We the Delegates of the People of Virginia duly elected in pursuance of a recommendation from the General Assembly and now met in Convention having fully and freely investigated and discussed the proceedings of the Federal Convention and being prepared as well as the most mature deliberation hath enabled us to decide thereon Do in the name and in behalf of the People of Virginia declare and make known that the powers granted under the Constitution being derived from the People of the United States may be resumed by them whensoever the same shall be perverted to their injury or oppression and that every power not granted thereby remains with them and at their will: that therefore no right of any denomination can be cancelled abridged restrained or modified by the Congress by the Senate or House of Representatives acting in any Capacity by the President or any Department or Officer of the United States except in those instances in which power is given by the Constitution for those purposes: & that among other essential rights the liberty of Conscience and of the Press cannot be cancelled abridged restrained or modified by any authority of the United States. With these impressions with a solemn appeal to the Searcher of hearts for the purity of our intentions and under the conviction that whatsoever imperfections may exist in the Constitution ought rather to be examined in the mode prescribed therein than to bring the Union into danger by a delay with a hope of obtaining Amendments previous to the Ratification, We the said Delegates in the name and in behalf of the People of Virginia do by these presents assent to and ratify the Constitution recommended on the seventeenth day of September one thousand seven hundred and eighty seven by the Federal Convention for the Government of the United States hereby announcing to all those whom it may concern that the said Constitution is binding upon the said People according to an authentic Copy hereto annexed in the Words following; [followed by the text of the Constitution].

New York followed, shortly thereafter, on July 26, 1788.  Outshining all of the other states in an effort to retain in the states and the people their inherent rights, recommended 32 amendments and clarifications.

Proposed

Initially, hundreds of suggestions were sent to the Representatives for consideration, by committee, these were consolidated into 17 suggestions that were then sent to the Senate on August 24, 1789.  On September 9, 1789, the Senate returned to the House of Representatives their amended version on September 25, 1789, a Joint Resolution of the Congress of the United States submitted to the States the following resolution, these 17 were as follows:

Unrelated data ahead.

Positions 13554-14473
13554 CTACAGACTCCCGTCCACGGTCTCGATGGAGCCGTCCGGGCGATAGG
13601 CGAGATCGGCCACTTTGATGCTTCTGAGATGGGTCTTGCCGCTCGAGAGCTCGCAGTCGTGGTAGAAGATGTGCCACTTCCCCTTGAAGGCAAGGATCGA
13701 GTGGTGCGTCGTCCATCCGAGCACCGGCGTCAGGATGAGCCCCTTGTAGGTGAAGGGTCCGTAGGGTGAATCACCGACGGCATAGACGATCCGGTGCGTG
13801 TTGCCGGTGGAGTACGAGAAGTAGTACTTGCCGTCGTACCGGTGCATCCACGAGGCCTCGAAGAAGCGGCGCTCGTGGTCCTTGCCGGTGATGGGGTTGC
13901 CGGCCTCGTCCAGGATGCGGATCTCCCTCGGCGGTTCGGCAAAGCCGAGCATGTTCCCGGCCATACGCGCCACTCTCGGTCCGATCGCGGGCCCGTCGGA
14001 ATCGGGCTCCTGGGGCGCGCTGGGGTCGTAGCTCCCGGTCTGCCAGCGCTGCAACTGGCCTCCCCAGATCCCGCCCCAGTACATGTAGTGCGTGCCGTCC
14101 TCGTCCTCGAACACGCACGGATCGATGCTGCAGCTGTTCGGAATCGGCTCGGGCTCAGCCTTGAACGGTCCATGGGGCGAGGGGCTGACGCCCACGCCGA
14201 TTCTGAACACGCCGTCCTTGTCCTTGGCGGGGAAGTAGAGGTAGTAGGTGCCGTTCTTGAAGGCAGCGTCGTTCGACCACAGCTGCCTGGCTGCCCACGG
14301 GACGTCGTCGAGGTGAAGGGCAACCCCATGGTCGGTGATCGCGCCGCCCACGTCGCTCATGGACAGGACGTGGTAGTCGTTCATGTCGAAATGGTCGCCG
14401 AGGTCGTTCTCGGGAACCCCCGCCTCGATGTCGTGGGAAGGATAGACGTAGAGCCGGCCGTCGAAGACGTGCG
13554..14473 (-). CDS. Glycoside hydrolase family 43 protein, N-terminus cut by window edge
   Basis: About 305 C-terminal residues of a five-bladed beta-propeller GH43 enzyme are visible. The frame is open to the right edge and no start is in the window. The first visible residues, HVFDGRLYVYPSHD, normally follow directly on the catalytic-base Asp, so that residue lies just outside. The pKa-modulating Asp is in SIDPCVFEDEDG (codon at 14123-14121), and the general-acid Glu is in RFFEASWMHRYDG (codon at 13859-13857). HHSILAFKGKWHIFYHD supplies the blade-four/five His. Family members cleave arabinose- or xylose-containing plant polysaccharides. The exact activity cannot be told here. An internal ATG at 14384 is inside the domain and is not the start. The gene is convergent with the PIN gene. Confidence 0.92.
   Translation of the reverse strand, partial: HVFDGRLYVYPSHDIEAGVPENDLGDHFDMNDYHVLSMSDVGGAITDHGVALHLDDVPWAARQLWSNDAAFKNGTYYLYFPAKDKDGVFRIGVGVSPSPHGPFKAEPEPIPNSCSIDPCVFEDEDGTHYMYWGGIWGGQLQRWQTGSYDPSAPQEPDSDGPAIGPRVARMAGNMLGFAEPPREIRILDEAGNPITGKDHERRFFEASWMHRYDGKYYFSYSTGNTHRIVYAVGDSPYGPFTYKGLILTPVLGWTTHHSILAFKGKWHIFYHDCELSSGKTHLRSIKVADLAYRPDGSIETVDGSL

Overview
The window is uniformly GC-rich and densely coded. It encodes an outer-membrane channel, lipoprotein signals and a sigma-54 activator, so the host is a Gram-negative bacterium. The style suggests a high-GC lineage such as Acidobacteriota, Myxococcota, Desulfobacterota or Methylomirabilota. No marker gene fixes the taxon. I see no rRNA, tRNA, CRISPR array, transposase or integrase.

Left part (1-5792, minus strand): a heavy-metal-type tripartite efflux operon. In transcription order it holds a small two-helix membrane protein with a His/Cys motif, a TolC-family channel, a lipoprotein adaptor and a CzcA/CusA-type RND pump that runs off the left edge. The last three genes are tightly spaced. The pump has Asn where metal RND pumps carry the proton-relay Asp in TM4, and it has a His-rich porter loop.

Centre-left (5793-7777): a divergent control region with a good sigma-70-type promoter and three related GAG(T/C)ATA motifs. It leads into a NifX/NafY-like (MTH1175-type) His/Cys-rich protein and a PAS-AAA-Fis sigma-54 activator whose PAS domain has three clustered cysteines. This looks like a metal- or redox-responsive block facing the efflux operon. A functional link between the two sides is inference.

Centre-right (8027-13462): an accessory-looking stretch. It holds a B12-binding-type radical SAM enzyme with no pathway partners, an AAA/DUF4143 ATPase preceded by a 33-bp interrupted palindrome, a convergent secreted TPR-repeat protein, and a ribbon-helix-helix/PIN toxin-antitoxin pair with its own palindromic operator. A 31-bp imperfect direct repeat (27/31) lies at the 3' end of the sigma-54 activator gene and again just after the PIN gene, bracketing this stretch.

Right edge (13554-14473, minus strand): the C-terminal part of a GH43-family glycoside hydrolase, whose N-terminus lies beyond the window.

"In the House of Representatives,

"Monday, the 24th of August, 1789.

"Resolved by the Senate and House of Representatives of the United States of America in Congress assembled, two thirds of both Houses deeming it necessary; That the following articles be proposed to the legislatures-of the several states, as amendments to the constitution of the United States; all or any of which articles, when ratified by three-fourths of the said legislatures, to be valid, to all intents and purposes, as part of the said constitution: to wit.

"Articles in addition to, and amendment of, the constitution of the United States of America, proposed by Congress, and ratified by the legislatures of the several states, pursuant to the fifth article of the original constitution.

"ART. I. After the first enumeration, required by the first article of the constitution, there shall be one representative for every thirty-thousand, until the number shall amount to one hundred; after which the proportion shall be so regulated by Congress, that there shall be not less than one hundred representatives, nor less than one representative for every forty thousand persons, until the number of representatives shall amount to two hundred; after which the proportion shall be so regulated by Congress, that there shall not be less than two hundred representatives, nor less than one representative for every fifty thousand persons.

"ART. II. No law, varying the compensation to the members of Congress, shall take effect, until an election of representatives shall have intervened.

"ART. III. Congress shall make no law establishing religion, or prohibiting the free exercise thereof; nor shall the rights of conscience be infringed.

"ART. IV. The freedom of speech, and of the press, and the right of the people peaceably to assemble and consult for their common good, and to apply to the government for redress of grievances, shall not be infringed.